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After surgery for weight loss, your body needs time to adjust. Once you're ready, you will be given programs to follow in nutrition and physical activity. Follow these programs as directed. The success of the surgery depends on the choices you make. You will need to make lifelong changes in your eating and exercise habits to maintain your weight loss.
At first, you may have stomach or bowel cramping, or nausea. Tell your doctor if pain or nausea is severe or doesn’t improve with time. Take pain medications as prescribed for 1 to 2 weeks. To ease back into your daily life, you may be given guidelines like those listed below:
You may shower within 48 hours.
You may return to driving after a week and once you no longer need pain medications. This may be up to 3 weeks after surgery.
You may resume sex in 3 weeks.
You may return to work in 4 weeks, or as instructed.
Avoid lifting anything over 10 pounds for 3 weeks.
Activity helps you lose weight after surgery. Start easy, but try to be a little more active each day. You might try walking. Other options include chair aerobics or using a stationary bike.
Your health care team members can help you adjust to changes after surgery. Here’s how:
Your team oversees follow-up care after surgery. Keep all your appointments, and ask any questions you have.
Your dietitian sets up your new nutrition plan. He or she can help you plan meals you’ll enjoy.
Your psychiatrist or psychologist or other mental health professional can help you adjust to change. It may help to talk to someone about your body or other issues. Consider contacting a bariatric surgery support group in your area.
Call your doctor if you have any of the following:
A fever over 101°C (38.3°C) or chills
A red, bleeding, or draining incision
Frequent or persistent vomiting
Increased pain at an incision
Pain or swelling in your legs
Trouble breathing or chest pain
After surgery, a special diet will help your stomach heal. At first, you will just drink low-sugar liquids. You might have tea or broth, for instance. As you feel better, you’ll eat low-fat pureed or semisolid food, such as applesauce. When your system is ready, you’ll eat a range of foods in small amounts.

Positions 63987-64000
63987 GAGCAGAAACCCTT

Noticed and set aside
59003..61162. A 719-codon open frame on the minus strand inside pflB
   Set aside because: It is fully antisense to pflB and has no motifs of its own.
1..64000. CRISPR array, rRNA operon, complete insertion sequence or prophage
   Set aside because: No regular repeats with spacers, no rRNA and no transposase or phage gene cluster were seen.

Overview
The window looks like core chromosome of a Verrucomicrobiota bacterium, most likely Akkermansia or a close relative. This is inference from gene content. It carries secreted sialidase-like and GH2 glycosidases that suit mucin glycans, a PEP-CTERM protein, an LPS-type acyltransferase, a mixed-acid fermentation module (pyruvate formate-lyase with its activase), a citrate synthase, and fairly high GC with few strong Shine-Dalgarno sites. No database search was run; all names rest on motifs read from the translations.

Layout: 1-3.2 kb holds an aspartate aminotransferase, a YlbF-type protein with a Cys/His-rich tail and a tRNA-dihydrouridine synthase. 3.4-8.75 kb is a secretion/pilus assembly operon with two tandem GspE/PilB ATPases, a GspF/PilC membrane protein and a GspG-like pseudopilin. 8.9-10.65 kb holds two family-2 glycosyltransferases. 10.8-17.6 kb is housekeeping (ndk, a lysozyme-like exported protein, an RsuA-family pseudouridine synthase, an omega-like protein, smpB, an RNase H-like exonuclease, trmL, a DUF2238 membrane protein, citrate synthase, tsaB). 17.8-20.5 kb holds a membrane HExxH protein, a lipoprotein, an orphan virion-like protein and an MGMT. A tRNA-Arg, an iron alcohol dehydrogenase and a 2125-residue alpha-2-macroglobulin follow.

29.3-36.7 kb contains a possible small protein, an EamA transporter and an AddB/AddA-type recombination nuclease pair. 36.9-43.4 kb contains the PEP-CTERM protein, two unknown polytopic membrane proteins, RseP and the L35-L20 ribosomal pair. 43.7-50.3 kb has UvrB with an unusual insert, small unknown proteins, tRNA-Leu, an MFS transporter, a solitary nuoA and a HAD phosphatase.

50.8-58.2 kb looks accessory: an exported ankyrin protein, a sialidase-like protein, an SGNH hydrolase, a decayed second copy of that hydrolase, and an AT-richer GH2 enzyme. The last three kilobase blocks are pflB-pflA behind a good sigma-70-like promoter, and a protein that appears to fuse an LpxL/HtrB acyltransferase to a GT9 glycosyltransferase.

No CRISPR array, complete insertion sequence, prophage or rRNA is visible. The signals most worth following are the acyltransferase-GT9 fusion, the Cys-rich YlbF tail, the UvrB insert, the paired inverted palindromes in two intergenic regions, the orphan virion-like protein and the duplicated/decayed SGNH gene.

Certain problems may occur after surgery, depending on the type of surgery you have. These problems can include:
Malnutrition. Your body may not be able to absorb all the vitamins it needs. Symptoms include fatigue, feeling cold, swollen ankles, or excessive hair loss. Take vitamin supplements as prescribed, for life, to help prevent this.
Dehydration. A smaller stomach means liquids must be consumed in smaller amounts. Not getting enough liquids can lead to dehydration. Symptoms include feeling “dried out” or having dark urine. Drink small amounts of water and fluids throughout the day. Ask your health care team for guidelines on getting enough liquids.
Dumping syndrome. This can occur after gastric bypass procedures. After eating high-sugar foods, you may have weakness, cramps, nausea, sweats, or, in rare instances, fainting. Avoid foods that cause these symptoms.
Lactose intolerance. You may lose the ability to digest lactose (a sugar found in dairy products). Symptoms include cramps, bloating, and diarrhea. Diarrhea may occur 60 to 90 minutes after a meal. Avoid dairy foods (such as milk and cheese) if this happens.
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